Shauna Aura Knight
As a kid raised in an almost all-white school system, in an almost all-white town, seeing images of a non-white Santa might have made me do a double-take. Then again, seeing a non-white Barbie doll would have made me do a double-take. However, I also would have just shrugged and thought, why not. For me, the modern image of “Santa” is something that’s, how to put it…he’s an archetype that should be a mirror, a gift to the community. I grew up with a Santa that looks like me and I’ve always taken that for granted. I grew up with Barbie dolls and toys that look like me. But I also know that Santa comes from an older tradition. Ultimately, one of the sources of what we now call “Santa” may have come from Asian/Siberian shamans bringing mushrooms to their tribe. The modern image of Santa was really branded and solidified by Coca Cola, if memory serves. For me, it’s not important what color Santa is, Santa’s a secular concept that belongs to our culture, and I don’t think it takes away anything to have a Santa that is Black, or Asian, or any race or color. Because, kids should get to grow up with a Santa that looks like them.
Deities and spirits change over time, and based on location. They change to become culturally relevant. I think the modern concept of Santa doesn’t need to be limited to being white; I think a multi-racial Santa is more culturally relevant. Deities and spirits and archetypes change over time, they always have. It’s what makes them live and breathe.- Shauna Aura Knight, author
What with the sleigh and the reindeer and the furs and the elves and the home as far north as north goes, one might presume that Santa Claus is Norwegian or Finnish. But then Saint Nicholas, Bishop of Smyrna, was presumptively Greek in what is now Turkey; that guy doesn’t sound so … pale. But that misses the esoteric truth of Santa which we only reveal to children when they are ready to hear it, that Santa manifests in our performance of him, be it putting on the costume or delivering gifts under the tree; in that Santa is and must be anyone and everyone.
This lesson, that Santa is a role which anyone may inhabit, is contained in my favorite Santa Claus story, the Twilight Zone episode “Night of the Meek”, in which a department store Santa discovers a magical, inexhaustible bag of gifts and begins distributing them to the poor. Only at the end, at the prompting of a friend, does it occur to him to ask for something for himself — and all he can think to ask for is to be able to do it every year. (http://en.wikipedia.org/wiki/The_Night_of_the_Meek) – Jonathan Korman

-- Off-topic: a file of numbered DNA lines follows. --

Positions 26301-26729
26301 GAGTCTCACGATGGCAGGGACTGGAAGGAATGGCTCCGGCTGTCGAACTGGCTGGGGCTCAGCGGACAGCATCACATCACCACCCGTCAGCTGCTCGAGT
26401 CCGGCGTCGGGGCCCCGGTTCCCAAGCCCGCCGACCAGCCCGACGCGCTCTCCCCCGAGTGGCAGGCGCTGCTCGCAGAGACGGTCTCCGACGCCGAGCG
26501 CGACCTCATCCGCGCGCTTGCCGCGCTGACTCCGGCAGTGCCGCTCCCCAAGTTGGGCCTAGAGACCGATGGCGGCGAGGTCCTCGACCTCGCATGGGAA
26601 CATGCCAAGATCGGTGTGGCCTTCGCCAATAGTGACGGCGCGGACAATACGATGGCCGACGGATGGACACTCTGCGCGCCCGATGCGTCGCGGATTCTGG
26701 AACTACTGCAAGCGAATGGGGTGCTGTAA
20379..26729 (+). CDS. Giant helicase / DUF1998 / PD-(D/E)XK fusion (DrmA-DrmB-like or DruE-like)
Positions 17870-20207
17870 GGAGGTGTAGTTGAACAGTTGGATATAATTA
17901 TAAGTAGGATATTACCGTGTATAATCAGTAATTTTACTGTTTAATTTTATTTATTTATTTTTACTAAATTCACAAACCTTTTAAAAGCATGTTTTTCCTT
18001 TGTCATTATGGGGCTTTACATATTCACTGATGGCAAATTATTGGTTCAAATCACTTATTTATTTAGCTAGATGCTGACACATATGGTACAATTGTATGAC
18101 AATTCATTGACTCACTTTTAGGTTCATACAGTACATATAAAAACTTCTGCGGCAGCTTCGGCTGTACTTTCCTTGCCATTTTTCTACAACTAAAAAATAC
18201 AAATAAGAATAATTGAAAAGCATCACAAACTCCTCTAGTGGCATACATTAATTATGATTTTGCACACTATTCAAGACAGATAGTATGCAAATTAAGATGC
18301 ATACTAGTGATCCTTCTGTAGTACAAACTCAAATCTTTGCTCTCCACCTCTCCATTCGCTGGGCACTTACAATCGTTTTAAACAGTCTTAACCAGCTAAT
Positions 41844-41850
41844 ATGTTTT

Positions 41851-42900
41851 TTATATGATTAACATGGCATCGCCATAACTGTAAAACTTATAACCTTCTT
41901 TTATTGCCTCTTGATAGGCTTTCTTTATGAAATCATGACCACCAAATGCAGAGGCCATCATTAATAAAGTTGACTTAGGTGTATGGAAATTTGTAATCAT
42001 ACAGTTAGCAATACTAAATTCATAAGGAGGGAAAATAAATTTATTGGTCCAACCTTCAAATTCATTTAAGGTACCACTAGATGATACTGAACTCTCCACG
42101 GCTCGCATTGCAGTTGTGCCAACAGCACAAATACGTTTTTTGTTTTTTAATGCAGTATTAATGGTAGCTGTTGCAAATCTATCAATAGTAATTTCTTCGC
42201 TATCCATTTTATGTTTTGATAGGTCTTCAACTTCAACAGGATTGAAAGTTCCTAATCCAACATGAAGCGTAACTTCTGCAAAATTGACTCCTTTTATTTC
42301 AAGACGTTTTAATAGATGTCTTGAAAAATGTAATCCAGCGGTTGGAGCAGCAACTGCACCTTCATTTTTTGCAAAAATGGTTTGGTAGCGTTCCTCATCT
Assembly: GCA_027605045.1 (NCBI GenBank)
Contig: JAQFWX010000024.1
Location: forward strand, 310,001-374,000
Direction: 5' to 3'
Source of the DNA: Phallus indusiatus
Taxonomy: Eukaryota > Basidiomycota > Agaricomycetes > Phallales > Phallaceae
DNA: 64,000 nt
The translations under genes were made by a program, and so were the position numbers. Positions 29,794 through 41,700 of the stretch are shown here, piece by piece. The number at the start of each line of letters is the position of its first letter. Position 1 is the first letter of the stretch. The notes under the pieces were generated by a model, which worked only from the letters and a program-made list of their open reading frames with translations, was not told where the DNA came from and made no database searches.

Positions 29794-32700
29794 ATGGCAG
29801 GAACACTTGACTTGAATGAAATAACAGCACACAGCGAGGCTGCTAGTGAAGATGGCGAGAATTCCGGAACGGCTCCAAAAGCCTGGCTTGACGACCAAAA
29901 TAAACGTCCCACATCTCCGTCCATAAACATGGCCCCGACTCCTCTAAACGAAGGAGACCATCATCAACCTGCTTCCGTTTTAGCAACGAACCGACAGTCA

I feel that the Pagan community would be more wide open to any/many different representations of Santa Claus compared to greater society. As pagans (and to use a term I’ve seen used recently within posts on the Kemetic Tumblr-verse)–”unique personal gnosis” is considered valid, in reference to our experiences with ritual and study of our gods. What feels right, is held in higher regard to our community than greater society. It is respected, vs. ridiculed and discredited because it’s not the norm.
It’s common knowledge that greater society does not accept what’s different without some sort of pushback. In the case of Santa being white or black, I feel that unfortunately it still matters greatly whether he’s portrayed as black or white. Unfortunately, the old guard of baby boomers through Generation X were raised with those “racial boundaries” still firmly intact. As younger generations like Generation Y and the Millennials came up–the time of Jim Crow and it’s customs were more textbook lesson than recent memory. These generations are coming of age with little-to-no boundaries due to social media, shared interest in each other’s differences (vs. aversion) and a lack of fear of any repercussions of racial mixing. While these factors would make a “black Santa” less of an issue for them, the old guard will stick to their learned behavior as they get closer to the end of their life cycle. It’s what’s comfortable and what’s known–sadly yet respectfully, I believe greater society will continue to be impacted in that manner until newer generations come of age. Though the Pagan community does have those few sects of worship who remain firm in their belief that racial segregation is necessary in their chosen path, they are few in comparison to our community as a whole. – Porsha A. Williams, writer of The First Dark
With such a wide variety of associations with the figure and importance of something like Santa Claus, who is to say what he is, who he is, and how important he should be? As we have seen here, the is such a variety of thoughts, feelings, and beliefs about this historically significant figure that is is not as clear, as black and white, as some people would like to believe.
The lines between myth and truth, culture and interpretation, race and identity, religion and belief, magic and practice has not always been as transparent from one person to the next. There are a lot of shades of grey within any black and white, Pagan or Christian scenario. And regardless of the beliefs of origin or importance, we have to admit that Santa is one powerful source of magic to captivate so many people across time. And in my opinion, power has no color or race.
Several recent links on Santa myth and history:
For full statement from Shauna Aura Knight, Jonathan Korman, and Jason Mankey, please click the following link.
Author’s note: A special thanks for the heartfelt, interesting quotes from those who had a moment to respond.